Live Utility Meter Monitoring With Grafana & Software Defined Radio

Live Utility Meter Monitoring With Grafana & Software Defined Radio

Ever wondered what your utility bill was going to be before you got it? Or wanted to see your utility usage live? Well you’re in luck, because most utility meters nowadays typically transmit this data over radio frequencies (RF) or cellular. In the case of cellular, your utility company probably already has a fairly up to date dashboard of your usage. But in the case of RF, your utility company still has to have someone get close-ish to the meter to read it. They usually do this by just driving around the neighborhood once a month. The focus of this article is going to be on reading RF based utility meters.

My gas meter transmits over RF, and the meter reader car only comes by once a month to get an accurate reading for the bill, which just wasn’t good enough for me. I want to see in relatively live time what my gas usage is, primarily in the winter. There’s really not that much to reading these meters if you have some technical chops. If you don’t have some technical chops, this article isn’t going to be a step by step guide, but it’ll provide you with an outline and you can google the rest.

Radio

For the actual radio part of this project, I’m using a NooElec USB stick with a small antenna fixed to it (https://www.nooelec.com/store/). I’ve generally found this to be a really cool product, with a lot of open source tooling out there to play around with it, and at a reasonable price.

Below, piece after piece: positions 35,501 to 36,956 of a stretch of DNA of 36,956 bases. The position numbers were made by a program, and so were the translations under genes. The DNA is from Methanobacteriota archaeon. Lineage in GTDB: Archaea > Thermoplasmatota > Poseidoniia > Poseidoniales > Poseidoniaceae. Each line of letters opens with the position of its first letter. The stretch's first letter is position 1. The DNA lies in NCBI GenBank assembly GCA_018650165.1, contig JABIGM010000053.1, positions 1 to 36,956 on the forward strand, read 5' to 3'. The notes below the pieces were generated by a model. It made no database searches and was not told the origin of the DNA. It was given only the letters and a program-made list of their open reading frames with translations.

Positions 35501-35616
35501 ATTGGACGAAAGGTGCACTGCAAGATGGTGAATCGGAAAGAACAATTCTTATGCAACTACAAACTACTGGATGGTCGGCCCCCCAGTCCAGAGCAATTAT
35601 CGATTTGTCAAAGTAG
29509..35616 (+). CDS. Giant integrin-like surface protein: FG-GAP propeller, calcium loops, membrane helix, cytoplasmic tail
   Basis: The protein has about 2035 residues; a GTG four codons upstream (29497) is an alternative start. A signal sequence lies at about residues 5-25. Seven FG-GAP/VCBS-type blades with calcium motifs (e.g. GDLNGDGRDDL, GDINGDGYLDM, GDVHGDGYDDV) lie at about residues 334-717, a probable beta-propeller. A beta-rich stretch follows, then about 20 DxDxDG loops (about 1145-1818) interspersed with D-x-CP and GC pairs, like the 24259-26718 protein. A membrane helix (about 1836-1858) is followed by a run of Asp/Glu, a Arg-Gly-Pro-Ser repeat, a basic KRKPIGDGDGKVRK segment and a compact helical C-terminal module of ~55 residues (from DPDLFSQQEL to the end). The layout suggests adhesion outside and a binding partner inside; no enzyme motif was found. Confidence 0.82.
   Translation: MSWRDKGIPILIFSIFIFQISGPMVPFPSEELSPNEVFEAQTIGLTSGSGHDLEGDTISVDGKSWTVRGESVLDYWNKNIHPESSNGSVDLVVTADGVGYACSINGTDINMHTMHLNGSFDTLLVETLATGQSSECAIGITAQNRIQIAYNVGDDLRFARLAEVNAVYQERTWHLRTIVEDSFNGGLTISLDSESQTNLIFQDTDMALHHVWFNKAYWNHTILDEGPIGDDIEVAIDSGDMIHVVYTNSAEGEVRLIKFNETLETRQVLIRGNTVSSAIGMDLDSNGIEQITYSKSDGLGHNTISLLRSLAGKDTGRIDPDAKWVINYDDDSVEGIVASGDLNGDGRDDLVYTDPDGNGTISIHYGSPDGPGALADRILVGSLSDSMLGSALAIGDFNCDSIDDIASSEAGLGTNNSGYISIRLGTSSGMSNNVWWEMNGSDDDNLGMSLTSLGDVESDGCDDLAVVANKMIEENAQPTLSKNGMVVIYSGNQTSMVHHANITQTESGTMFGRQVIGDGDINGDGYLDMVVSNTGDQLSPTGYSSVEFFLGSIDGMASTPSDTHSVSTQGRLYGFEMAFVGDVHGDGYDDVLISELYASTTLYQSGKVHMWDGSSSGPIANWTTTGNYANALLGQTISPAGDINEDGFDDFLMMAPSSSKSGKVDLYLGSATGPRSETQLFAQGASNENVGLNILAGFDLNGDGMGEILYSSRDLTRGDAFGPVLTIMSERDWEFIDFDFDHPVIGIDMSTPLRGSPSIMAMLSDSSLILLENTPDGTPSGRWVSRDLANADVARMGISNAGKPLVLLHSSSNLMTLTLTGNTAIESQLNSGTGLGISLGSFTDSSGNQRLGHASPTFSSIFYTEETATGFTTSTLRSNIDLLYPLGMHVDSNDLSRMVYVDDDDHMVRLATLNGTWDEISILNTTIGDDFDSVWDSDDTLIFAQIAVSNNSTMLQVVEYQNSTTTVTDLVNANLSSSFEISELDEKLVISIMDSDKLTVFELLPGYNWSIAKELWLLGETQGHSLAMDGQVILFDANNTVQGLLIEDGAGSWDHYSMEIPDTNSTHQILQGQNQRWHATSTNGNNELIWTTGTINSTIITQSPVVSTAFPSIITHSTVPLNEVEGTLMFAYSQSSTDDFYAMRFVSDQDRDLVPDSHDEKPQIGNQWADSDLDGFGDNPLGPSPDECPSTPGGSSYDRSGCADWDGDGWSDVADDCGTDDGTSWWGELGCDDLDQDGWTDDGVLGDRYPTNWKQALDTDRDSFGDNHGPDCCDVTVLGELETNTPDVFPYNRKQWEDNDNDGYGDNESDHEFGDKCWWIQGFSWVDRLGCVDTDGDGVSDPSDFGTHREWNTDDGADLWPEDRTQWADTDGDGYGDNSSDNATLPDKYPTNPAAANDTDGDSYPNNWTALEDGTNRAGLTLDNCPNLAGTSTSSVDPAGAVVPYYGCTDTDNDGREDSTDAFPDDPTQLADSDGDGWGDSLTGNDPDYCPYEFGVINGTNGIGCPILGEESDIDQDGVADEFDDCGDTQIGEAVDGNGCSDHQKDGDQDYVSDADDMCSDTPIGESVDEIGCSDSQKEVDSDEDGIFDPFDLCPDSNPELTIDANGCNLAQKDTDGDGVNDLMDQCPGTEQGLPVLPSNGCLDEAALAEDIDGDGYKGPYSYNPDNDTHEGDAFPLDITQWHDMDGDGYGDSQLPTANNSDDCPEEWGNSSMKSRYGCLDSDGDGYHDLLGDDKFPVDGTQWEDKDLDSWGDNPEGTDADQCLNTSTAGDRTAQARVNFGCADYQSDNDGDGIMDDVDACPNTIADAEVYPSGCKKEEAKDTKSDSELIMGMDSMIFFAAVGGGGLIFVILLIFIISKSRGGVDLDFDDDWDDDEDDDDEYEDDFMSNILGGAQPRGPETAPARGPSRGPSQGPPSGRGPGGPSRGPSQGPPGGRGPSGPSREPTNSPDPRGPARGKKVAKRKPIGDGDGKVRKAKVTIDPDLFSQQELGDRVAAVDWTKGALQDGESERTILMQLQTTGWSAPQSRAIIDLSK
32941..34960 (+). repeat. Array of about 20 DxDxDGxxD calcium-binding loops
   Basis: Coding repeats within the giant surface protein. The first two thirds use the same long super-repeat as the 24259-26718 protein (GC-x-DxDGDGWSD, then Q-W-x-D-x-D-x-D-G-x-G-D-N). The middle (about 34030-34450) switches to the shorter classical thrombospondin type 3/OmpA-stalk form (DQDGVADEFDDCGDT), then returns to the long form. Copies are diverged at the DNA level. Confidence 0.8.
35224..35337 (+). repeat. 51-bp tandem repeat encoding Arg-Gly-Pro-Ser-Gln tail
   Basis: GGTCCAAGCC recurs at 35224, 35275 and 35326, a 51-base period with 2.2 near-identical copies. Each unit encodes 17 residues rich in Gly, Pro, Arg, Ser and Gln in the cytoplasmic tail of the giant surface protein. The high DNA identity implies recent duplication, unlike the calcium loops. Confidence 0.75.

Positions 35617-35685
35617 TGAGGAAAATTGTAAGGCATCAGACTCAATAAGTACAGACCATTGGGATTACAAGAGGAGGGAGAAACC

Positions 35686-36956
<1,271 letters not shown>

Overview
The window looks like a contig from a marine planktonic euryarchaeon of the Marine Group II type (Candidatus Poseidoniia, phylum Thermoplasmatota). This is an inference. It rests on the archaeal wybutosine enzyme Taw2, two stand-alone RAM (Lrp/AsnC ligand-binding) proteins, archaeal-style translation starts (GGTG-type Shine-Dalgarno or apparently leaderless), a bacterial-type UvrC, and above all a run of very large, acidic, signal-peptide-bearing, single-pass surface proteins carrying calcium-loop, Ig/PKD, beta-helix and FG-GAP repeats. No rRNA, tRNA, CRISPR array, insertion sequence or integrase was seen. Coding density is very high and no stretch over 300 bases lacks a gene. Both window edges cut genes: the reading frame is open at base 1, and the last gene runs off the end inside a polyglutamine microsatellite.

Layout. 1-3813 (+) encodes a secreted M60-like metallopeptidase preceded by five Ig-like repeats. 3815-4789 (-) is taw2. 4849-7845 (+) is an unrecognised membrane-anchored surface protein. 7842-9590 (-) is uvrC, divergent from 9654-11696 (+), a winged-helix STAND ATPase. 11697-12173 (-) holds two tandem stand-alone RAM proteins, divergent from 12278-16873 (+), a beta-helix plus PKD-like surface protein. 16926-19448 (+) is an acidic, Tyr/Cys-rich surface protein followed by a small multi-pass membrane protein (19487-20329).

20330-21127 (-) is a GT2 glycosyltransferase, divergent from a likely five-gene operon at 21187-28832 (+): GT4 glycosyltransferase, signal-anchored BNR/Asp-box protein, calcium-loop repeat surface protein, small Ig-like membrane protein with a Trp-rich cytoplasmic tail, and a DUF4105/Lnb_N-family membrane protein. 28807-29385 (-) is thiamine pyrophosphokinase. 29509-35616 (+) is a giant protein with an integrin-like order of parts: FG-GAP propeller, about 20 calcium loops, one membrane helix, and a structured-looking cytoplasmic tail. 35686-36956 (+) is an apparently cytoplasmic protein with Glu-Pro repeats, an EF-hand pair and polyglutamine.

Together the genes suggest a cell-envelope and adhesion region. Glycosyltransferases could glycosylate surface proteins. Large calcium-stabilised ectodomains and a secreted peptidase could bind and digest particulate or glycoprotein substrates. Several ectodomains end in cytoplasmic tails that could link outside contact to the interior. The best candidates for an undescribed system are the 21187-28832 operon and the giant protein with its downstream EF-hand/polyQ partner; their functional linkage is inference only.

If you do end up going this route, one thing I tripped up on with the NooElec USB stick was installing the drivers. Make sure you read the instructions for installing the drivers and don’t spend 3 hours trying to figure out why it won’t work before reading the instructions like I did…

Software

There’s a few parts to this. Before you even read further, install Golang (a.k.a Go). Once you have Go installed, you’ll need to install rtl-sdr and rtl-amr. Instructions for both of those can be found at https://github.com/bemasher/rtlamr. We need rtl-sdr for a specific command it provides, rtl-tcp, which is sort of like a server for controlling rtl-sdr programmatically. Then rtl-amr is what actually communicates with rtl-tcp to tell rtl-sdr what frequencies to listen on and then decode the data packets read from the gas meter.

Since we want to store this data so we can later view it in Grafana, we also need another piece called rtlamr-collect which can be found at https://github.com/bemasher/rtlamr-collect. This takes the data rtl-amr spits out and sends it to our InfluxDB database, which we’ll get to in a bit.